by David Klemt

National Bourbon Day: 2022 Trends

by David Klemt

Maker's Mark bourbon bottle on top of barrel

Happy National Bourbon Day, a holiday celebrating one of America’s greatest creations and contributions to the whiskey world.

Hyperbole? I really don’t think so. Bourbon is a wholly American spirit that enjoys global demand.

We may not know the name of the first person to produce a bourbon. Like so many spirits and cocktails, the origins are mostly the stuff of myth and legend.

However, historians do believe America’s whiskey is named for the House of Bourbon, a French dynasty. So, some claim that the spirit is named for Bourbon Street in New Orleans. Still others say Kentucky’s Bourbon County is the inspiration for this whiskey’s name.

At any rate, it’s assumed bourbon was first produced in the 18th century. About a century later, the spirit became what we know it as today.

Additionally, bourbon is officially “distinctive product of the United States,” according to official recognition by Congress as of 1964.

That’s a lot of history and lore. But what about what’s going on now? Well, let’s take a look.

Barrel Finishing

Obviously, rules can sometimes stifle creativity and innovation. In fact, Andres Faustinelli of BEARFACE Whisky says as much on episode 75 of Bar Hacks.

Clarifying, Faustinelli took the Master Blender role at BEARFACE because there are fewer rules for Canadian whisky production than other spirits.

However, there’s a flip-side to that coin. Sometimes, the more rules in place, the more creative people get in navigating them.

One way this manifests is through barrel finishing. We’re seeing a lot labels boasting about unique or otherwise attention-grabbing barrel finishes.

Rum casks, Cognac casks, Armagnac, sherry, a slew of wine-barrel finishes… Obviously, throughout the world of whiskey this has become a popular element of production.

One caveat, though, is that distillers and blenders must avoid stunt finishing. If the finish doesn’t enhance their signature bourbon it’s inauthentic and consumers will turn their backs.

Bottled in Bond

Hey, look—more history! Bourbon, as we all know, has quite the past.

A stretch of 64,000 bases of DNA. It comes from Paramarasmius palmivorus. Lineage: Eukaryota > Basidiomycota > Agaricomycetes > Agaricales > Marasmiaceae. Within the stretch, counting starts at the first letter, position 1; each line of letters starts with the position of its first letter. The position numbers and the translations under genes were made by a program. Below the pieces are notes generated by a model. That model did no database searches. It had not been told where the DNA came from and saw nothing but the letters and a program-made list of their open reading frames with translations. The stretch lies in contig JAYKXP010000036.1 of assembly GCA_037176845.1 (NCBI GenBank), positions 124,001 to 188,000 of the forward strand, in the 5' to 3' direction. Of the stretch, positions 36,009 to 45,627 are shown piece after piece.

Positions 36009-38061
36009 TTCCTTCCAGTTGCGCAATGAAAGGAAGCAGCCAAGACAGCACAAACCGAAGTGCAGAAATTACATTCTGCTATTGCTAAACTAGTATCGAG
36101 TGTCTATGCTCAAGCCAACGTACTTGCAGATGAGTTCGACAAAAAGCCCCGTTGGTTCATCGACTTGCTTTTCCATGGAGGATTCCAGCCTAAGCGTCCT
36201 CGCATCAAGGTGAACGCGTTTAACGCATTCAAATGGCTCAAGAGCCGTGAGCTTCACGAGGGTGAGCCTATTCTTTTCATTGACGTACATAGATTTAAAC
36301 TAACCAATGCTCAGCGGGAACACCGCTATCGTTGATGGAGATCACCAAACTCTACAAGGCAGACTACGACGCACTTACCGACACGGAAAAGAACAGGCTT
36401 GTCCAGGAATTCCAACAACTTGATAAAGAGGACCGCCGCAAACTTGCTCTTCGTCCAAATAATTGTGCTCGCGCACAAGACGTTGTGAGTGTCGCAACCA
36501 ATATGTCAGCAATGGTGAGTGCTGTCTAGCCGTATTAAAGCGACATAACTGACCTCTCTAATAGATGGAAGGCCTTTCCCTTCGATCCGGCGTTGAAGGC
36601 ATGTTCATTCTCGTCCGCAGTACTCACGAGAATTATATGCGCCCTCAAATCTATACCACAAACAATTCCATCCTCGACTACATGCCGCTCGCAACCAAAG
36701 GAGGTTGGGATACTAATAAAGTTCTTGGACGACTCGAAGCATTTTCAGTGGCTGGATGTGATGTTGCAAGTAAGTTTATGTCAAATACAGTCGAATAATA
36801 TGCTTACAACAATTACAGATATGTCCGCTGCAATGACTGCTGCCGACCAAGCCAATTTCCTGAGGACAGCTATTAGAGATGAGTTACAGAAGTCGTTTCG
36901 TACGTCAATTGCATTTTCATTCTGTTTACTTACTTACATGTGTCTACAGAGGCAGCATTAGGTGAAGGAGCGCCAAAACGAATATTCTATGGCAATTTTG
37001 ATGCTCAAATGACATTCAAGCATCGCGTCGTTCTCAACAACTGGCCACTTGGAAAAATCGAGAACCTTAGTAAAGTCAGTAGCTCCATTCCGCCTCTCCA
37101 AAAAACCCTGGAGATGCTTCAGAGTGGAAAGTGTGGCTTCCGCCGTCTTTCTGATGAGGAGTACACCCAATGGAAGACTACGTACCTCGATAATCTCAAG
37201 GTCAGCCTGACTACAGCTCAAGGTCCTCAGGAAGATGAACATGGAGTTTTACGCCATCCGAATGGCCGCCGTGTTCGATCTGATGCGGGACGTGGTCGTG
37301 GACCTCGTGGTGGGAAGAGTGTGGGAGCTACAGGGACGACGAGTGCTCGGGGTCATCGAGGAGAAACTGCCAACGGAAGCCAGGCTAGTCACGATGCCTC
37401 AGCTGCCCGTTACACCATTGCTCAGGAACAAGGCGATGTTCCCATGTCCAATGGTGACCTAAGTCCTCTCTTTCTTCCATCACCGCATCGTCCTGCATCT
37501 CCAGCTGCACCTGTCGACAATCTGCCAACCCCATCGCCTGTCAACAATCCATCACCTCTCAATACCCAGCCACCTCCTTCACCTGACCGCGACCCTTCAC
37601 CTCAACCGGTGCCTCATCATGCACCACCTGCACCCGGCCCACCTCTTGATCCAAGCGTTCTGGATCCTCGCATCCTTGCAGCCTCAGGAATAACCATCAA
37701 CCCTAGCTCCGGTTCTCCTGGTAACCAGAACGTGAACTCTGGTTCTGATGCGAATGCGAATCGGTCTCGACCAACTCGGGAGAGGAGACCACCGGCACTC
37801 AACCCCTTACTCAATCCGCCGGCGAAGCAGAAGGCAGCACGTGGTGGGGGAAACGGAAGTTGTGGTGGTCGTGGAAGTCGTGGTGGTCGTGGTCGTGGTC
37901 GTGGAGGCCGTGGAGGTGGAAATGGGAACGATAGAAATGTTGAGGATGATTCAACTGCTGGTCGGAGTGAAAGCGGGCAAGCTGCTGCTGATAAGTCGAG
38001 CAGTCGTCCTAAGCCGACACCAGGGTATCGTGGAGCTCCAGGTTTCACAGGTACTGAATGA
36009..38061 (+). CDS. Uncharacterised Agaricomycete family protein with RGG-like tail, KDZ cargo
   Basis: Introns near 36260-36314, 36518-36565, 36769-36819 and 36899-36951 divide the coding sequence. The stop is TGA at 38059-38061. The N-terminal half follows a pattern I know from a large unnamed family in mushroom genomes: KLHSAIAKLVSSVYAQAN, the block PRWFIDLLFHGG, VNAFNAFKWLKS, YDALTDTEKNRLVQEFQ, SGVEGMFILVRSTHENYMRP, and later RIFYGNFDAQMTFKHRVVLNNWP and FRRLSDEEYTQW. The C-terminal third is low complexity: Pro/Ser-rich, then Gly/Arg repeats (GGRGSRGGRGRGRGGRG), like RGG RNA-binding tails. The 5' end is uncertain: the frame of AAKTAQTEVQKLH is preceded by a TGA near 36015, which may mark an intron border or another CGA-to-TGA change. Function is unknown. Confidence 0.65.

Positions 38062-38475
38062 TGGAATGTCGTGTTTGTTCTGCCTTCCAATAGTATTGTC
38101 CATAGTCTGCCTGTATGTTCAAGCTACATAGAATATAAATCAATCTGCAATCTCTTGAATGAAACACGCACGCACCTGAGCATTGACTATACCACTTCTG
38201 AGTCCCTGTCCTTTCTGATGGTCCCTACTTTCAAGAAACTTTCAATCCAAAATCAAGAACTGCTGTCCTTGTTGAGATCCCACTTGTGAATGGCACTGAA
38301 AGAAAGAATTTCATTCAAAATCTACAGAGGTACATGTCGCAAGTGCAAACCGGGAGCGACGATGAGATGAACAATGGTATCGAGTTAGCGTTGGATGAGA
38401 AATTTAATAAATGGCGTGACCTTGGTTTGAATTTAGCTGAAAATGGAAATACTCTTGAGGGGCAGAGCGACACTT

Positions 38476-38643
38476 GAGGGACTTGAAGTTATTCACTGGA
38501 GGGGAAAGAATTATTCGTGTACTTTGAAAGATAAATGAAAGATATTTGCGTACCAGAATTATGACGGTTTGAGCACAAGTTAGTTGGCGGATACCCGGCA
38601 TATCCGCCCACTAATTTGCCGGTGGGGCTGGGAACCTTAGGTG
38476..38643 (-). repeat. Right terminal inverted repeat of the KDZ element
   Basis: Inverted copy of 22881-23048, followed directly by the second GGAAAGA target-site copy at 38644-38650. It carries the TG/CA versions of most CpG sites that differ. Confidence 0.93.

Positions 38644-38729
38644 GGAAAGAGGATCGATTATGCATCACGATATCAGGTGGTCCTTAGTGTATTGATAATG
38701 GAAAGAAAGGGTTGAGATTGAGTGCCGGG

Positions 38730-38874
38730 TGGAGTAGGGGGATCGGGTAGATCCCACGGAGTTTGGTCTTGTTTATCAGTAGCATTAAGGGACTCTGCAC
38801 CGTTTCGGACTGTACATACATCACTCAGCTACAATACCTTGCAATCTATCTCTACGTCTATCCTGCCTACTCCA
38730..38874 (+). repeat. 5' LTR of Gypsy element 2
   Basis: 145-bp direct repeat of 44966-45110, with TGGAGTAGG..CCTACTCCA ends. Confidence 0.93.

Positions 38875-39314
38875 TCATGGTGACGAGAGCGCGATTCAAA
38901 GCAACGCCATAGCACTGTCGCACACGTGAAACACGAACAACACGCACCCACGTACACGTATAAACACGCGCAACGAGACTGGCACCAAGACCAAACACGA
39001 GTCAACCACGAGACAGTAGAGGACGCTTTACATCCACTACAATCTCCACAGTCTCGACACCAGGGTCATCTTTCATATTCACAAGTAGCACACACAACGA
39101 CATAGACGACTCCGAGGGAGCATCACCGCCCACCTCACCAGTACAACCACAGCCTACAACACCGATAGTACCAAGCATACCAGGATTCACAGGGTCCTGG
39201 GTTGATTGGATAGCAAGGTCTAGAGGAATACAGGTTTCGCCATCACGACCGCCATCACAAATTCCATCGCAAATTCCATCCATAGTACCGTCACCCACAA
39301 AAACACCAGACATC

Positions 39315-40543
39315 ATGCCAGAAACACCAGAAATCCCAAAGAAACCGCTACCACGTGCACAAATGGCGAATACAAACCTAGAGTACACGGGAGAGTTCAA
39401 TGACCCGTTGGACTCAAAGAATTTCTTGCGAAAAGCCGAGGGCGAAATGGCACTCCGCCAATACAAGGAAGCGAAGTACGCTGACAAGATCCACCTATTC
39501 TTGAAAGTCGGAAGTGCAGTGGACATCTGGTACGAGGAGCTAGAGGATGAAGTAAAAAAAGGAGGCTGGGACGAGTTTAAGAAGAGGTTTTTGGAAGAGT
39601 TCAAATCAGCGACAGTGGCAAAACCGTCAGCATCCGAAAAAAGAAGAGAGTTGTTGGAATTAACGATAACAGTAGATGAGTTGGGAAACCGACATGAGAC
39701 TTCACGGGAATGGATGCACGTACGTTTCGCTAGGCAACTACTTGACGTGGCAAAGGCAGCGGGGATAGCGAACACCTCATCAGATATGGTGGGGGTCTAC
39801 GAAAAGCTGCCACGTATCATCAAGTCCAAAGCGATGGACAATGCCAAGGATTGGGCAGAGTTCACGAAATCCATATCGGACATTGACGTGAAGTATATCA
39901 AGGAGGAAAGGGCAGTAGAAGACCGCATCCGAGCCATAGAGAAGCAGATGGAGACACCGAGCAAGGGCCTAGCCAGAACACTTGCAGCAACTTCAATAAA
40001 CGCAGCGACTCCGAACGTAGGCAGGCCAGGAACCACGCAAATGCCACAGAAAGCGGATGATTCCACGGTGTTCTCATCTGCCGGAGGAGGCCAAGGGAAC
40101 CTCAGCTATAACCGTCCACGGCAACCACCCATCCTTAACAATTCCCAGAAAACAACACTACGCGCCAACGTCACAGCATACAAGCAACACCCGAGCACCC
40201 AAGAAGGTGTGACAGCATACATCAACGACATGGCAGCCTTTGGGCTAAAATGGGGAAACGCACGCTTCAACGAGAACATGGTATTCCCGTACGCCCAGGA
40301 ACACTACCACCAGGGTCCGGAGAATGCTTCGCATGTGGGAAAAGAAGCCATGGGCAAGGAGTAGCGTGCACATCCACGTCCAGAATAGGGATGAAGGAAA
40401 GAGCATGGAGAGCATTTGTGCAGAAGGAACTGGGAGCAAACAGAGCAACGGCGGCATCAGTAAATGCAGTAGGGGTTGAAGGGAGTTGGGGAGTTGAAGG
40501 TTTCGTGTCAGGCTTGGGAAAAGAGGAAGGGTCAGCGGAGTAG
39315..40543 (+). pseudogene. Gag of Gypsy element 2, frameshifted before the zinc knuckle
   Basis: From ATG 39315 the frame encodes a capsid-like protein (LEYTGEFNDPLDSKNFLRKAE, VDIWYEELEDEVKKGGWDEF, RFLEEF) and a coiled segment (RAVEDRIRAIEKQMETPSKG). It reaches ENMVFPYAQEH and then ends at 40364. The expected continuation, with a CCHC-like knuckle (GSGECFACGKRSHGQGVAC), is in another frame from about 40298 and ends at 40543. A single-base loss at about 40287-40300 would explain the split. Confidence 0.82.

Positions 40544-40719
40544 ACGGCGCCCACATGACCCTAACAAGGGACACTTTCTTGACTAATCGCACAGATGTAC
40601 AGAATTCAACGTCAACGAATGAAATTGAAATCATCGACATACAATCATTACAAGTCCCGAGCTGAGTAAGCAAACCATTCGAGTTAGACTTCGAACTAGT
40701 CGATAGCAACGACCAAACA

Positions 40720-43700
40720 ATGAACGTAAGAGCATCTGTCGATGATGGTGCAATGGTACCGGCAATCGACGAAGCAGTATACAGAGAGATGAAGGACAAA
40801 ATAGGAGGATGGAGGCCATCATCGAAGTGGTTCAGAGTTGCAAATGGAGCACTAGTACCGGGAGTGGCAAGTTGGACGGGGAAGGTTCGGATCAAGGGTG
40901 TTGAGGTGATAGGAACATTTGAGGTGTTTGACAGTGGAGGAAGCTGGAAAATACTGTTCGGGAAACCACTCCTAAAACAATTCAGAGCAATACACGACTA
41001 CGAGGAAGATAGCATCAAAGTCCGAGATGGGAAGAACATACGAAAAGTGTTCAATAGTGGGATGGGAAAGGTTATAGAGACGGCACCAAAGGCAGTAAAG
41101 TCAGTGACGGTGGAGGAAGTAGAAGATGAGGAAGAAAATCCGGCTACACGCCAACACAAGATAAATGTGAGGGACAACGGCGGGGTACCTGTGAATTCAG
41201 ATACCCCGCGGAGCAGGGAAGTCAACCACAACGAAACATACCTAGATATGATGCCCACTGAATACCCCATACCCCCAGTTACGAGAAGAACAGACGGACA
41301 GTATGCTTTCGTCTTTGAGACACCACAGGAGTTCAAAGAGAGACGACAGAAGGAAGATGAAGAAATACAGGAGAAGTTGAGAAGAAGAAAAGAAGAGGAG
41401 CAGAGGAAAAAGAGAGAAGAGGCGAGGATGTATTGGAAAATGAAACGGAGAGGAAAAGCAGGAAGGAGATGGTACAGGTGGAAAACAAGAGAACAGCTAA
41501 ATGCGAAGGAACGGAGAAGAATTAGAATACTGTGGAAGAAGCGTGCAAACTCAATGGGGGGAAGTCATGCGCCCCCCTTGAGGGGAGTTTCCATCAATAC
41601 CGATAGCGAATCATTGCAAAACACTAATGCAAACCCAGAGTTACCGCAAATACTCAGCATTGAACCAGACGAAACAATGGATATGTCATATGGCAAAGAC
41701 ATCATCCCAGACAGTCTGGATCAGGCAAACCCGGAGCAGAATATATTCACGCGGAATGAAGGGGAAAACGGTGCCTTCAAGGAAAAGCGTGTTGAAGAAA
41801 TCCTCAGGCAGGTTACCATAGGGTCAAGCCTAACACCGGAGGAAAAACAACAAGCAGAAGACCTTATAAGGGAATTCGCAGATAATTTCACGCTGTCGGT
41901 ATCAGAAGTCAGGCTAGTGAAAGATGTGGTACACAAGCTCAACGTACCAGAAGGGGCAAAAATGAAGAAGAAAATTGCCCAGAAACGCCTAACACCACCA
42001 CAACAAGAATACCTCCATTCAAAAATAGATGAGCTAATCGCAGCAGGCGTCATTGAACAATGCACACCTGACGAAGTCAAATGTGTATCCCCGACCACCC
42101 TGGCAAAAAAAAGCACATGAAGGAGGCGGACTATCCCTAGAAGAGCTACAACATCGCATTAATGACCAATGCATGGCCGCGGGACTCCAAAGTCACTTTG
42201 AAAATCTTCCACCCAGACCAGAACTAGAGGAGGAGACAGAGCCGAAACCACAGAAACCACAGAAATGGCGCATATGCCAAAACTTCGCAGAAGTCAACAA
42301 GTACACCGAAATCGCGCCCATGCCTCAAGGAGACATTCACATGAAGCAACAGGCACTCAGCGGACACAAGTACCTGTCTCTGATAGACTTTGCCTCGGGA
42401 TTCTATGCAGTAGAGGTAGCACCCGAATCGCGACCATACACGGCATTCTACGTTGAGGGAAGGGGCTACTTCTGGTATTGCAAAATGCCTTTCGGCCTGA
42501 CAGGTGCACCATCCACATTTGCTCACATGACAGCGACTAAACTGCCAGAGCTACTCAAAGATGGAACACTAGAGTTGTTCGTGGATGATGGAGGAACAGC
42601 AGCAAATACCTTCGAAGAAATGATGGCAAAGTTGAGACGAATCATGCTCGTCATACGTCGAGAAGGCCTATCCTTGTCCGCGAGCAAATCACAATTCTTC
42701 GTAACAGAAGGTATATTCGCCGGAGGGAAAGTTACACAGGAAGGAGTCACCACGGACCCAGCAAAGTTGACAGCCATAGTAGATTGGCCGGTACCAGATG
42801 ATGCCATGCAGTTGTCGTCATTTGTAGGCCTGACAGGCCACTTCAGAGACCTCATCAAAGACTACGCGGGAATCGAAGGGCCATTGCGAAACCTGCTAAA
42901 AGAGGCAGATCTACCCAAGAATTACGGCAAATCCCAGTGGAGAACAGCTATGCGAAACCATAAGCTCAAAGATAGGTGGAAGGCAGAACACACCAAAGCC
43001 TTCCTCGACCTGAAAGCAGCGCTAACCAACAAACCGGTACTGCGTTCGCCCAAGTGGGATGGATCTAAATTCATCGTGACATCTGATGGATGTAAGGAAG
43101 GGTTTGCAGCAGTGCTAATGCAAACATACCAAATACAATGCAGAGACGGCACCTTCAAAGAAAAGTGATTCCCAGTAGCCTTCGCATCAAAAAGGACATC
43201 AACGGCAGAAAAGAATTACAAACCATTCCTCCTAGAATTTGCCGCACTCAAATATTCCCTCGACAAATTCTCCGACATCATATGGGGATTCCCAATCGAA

Adulteration—putting crap in the bottle that doesn’t belong there—was such a problem centuries ago that governments chose to step in. (I mean, it’s still a problem but we don’t have the time right now.)

The US government got involved in 1897 to protect consumers with the Bottled-in-Bond Act. Boiled down, a bottled-in-bond whiskey:

  • must be produced during a single distilling season; and
  • made by a single distiller; and
  • has to be crafted at a single distillery; and
  • the whiskey needs to be aged in either a federally bonded warehouse; or
  • otherwise aged under federal supervision for a minimum of four years; and
  • then be bottled at 100 proof.

Oh, and I learned that a distillation season is either January through June or July through December. ABC: (A)lways (B)e (C)learning. Don’t you judge me…

Obviously, the bottled-in-bond requires a large investment of both money and time. And obviously that investment is a barrier that distillers must consider carefully. No doubt, however, that investment can pay off with consumers.

Single Barrel

Let’s call this bourbon trend what it is: The trend.

For the past few years single-barrel bourbons (and other spirits) have been sought-after by restauranteurs, bar owners, private clubs, retailers, consumers, and collectors.

Again, this is a trend that requires a significant outlay from distilleries. But it’s clear that the time and money is, at least for now, worth it.

In most cases, single-barrel pours command higher menu prices. And with the luxury category continuing to grow, single-barrel bourbons should enjoy a boom for quite some time.

Anyone who has visited Woodford Reserve, as an example, can see how popular their single-barrel program has become. There are some incredible names on that list…


The following three letters once drew the ire of any whiskey drinker: MGP.

Back in the day, which was maybe two or three years ago, a brand “sourcing” their whiskey rather than distilling it themselves was sacrilege.

MGP was attacked for pumping out low-quality liquid regularly. Blogs, social posts, conversations in bars… For years, MGP was on its way to pariah status.

Now, the turns have tabled. As long as a brand is transparent—which may be the real trend here—about the liquid in their bottles, sourcing whiskey is no longer a negative.

In fact, according to some spirits sites and publications, there are consumers seeking out MGP-sourced brands.

So, these are some trends to consider when building out your bourbon program. Happy National Bourbon Day, and cheers!

Image: Zhivko Minkov on Unsplash